BEIJING -- Birk Ruud landed at the bottom of Big Air Shougang and unfurled a Norwegian flag, floating the Nordic cross in the breeze behind him.
A camera came close, and he pulled down his sleeve to reveal a gold bracelet -- a gift from his father.
"Papa," he said, tapping his heart. "You're with me."
The 21-year-old Norwegian spun away with a gold medal in the Olympics' first men's freestyle skiing big air event Wednesday, re-emerging as a leader in the extreme sport after losing his father to cancer last year.
Like American-born Chinese big air gold medalist Eileen Gu, Ruud came to the Beijing Games eyeing medals in big air, slopestyle and the halfpipe. No action sports athlete has earned three medals in the same year.
Ruud has been promising to win Olympic big air gold since middle school, even in a discipline that only became a Winter Games event this year. The last leg of his route to Olympic glory was a painful one.
His father, Øivind, woke him late one night in July 2020 with crushing news: a cancer diagnosis. He died nine months later.
Ruud had two Winter X Games big air gold medals and three World Cup wins before his father got sick. He has only one World Cup victory since, and he has acknowledged that his dad's illness pulled his mind away from competitive skiing.
His efforts to ramp up for Beijing were interrupted by a knee injury nine weeks ago, and he skipped last month's Winter X Games to play it safe amid the coronavirus.
The rust came off quickly, though. The result was something he's sure Øivind would be proud of.
"I'm just thankful to be in this position and I'm thankful for all the time I had with my dad," he said. "I still have my family, and I have a lot of people that support me, and I'm very thankful for that."
Ruud carved out a commanding lead in his first two runs, coming in backward for a switch triple cork 1980 -- three off-axis flips with 5½ rotations -- then tumbling forward for a double cork bio 1800.
The only competitor with a chance to keep up with Ruud was American rival Alex Hall, who last month became the first to land a 2160 -- six full rotations -- at the Winter X Games. Hall tried to do it again, but he under-rotated and crashed out for an eighth-place finish.
Ruud went last in the final round with his spot atop the podium assured. His coach handed him a Norwegian flag, and he held it in his left hand during his final trick, a no-pressure bio 1440. He unraveled the flag and waved it behind him after landing.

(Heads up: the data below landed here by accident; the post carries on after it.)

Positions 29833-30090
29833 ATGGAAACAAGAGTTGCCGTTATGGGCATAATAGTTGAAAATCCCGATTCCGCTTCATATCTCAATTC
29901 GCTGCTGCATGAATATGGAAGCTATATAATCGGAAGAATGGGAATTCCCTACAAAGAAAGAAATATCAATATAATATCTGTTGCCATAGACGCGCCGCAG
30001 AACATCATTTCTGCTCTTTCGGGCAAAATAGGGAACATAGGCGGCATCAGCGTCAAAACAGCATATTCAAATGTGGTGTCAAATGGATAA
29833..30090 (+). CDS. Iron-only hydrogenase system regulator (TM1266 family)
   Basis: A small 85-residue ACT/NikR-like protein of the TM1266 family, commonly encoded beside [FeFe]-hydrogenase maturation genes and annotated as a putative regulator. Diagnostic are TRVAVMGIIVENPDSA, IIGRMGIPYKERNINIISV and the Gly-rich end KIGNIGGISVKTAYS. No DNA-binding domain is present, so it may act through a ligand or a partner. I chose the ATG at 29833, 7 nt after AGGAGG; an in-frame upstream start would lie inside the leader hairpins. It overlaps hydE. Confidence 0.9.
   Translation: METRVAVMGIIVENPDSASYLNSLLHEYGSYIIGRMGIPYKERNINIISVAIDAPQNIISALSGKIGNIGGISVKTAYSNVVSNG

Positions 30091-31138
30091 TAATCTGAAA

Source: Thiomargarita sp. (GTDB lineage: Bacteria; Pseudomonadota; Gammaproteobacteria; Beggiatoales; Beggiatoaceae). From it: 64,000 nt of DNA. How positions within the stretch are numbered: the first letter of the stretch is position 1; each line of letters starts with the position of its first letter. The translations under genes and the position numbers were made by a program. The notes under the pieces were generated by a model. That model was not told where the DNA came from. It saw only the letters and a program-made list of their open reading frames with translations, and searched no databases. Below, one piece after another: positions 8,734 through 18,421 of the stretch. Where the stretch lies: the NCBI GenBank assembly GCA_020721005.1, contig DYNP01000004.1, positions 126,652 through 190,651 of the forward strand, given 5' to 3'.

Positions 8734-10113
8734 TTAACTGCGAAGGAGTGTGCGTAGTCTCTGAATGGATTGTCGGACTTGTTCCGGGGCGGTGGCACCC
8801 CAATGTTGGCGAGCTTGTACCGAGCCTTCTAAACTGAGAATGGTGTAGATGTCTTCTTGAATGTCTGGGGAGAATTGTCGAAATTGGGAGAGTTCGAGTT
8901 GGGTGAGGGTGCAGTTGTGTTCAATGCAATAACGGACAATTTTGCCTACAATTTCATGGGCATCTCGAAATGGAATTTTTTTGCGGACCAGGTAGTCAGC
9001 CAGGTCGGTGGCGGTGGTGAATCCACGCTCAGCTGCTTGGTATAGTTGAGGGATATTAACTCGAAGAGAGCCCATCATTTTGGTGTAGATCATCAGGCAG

He tapped his chest and pointed to the bracelet, and later took off his gloves to display the nails he had painted by an artist in the Olympic Village. Flashy and funny, he's a favorite among fans for his hijinks on social media, like the time he bewildered a crowd by skateboarding around disguised as an old man.
Ruud's final score of 187.75 was well clear of American silver medalist Colby Stevenson's 183. Swedish veteran Henrik Harlaut took bronze with 181, barking around the landing area after passing teammate Oliwer Magnusson on his final run.
The men have been rapidly pushing the boundaries in this high-flying sport. When Magnusson won X Games gold in 2021, his best trick was a switch triple cork 1800 -- coming into the jump backward, making five full rotations while doing three off-axis flips.
A year later, five of the Olympics' 12 finalists threw down a similar stunt in the first round alone. Magnusson started with a double cork 1980 and ranked only fourth. Ruud led with 95.75 points after his 1980.
Magnusson momentarily put himself in medal position with a slick, switch double cork 1800 in the final round before Harlaut bumped him out for bronze.
The 30-year-old Harlaut is a favorite among his younger rivals, a hero in the sport for his style, if not his technical skills. The six-time X Games big air gold medalist used the flex of his ski to pop off the jump for a nosebutter triple cork 1620 on his final jump, then got a huge hug from the 21-year-old Magnusson. It was Harlaut's first medal in three Olympics.
"I represented the skiing I like to see," Harlaut said. "Very, very happy."
Stevenson crashed out on his first run but rebounded with a nosebutter triple cork 1620 and a switch double cork 1800 on his final two runs. One of the world's best on slopestyle, he had never finished higher than sixth at a World Cup big air event.
"I'm totally on a cloud," he said. "It hasn't quite sunk in yet. I mean, it was just a miracle that I ended up here today."